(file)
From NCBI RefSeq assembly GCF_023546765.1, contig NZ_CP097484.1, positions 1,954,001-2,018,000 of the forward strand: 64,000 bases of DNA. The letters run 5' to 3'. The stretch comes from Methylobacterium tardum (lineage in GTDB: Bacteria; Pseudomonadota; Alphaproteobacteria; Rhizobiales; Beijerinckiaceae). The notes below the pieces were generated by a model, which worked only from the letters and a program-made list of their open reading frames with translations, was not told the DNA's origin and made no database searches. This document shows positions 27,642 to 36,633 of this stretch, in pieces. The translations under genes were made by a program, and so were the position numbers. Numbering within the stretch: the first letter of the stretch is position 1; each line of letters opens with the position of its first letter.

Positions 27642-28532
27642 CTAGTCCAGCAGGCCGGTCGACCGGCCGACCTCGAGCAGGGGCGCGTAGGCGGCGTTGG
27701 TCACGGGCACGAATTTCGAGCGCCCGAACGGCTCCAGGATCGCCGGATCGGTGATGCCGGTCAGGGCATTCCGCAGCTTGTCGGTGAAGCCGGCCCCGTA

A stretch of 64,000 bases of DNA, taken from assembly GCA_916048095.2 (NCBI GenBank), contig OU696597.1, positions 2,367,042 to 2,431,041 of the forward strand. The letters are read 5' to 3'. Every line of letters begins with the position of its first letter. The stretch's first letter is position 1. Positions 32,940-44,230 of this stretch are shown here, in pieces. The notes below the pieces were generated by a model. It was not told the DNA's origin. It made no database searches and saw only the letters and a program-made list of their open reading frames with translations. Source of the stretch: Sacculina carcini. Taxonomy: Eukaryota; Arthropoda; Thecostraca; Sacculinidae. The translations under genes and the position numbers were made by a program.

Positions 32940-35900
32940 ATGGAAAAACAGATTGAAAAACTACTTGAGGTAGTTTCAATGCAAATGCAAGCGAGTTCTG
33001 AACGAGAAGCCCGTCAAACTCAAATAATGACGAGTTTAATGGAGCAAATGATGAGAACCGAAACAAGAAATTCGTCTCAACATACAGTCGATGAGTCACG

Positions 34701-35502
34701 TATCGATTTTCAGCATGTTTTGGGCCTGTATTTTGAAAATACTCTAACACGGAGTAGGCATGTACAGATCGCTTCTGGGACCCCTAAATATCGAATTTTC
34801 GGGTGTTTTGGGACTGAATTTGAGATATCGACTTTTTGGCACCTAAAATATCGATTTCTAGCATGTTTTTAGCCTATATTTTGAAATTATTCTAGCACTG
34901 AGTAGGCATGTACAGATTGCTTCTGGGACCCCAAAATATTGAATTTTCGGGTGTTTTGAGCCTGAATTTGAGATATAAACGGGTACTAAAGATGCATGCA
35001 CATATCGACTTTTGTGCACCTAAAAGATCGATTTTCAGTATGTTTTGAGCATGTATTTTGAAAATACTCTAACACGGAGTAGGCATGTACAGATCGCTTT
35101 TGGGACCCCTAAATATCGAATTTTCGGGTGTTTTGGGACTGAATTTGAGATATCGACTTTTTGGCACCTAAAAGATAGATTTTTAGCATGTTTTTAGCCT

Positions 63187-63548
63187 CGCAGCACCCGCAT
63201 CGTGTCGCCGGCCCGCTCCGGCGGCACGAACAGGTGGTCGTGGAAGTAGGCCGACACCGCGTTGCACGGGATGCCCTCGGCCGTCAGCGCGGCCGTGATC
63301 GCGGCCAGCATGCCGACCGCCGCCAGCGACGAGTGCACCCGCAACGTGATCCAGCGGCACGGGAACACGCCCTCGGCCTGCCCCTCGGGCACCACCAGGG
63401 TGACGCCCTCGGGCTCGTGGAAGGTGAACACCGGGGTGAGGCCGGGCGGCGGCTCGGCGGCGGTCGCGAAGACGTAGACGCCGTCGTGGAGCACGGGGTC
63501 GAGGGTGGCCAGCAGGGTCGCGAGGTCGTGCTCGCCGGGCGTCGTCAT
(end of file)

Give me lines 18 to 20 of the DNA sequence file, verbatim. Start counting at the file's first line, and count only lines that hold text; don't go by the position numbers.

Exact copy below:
63301 GCGGCCAGCATGCCGACCGCCGCCAGCGACGAGTGCACCCGCAACGTGATCCAGCGGCACGGGAACACGCCCTCGGCCTGCCCCTCGGGCACCACCAGGG
63401 TGACGCCCTCGGGCTCGTGGAAGGTGAACACCGGGGTGAGGCCGGGCGGCGGCTCGGCGGCGGTCGCGAAGACGTAGACGCCGTCGTGGAGCACGGGGTC
63501 GAGGGTGGCCAGCAGGGTCGCGAGGTCGTGCTCGCCGGGCGTCGTCAT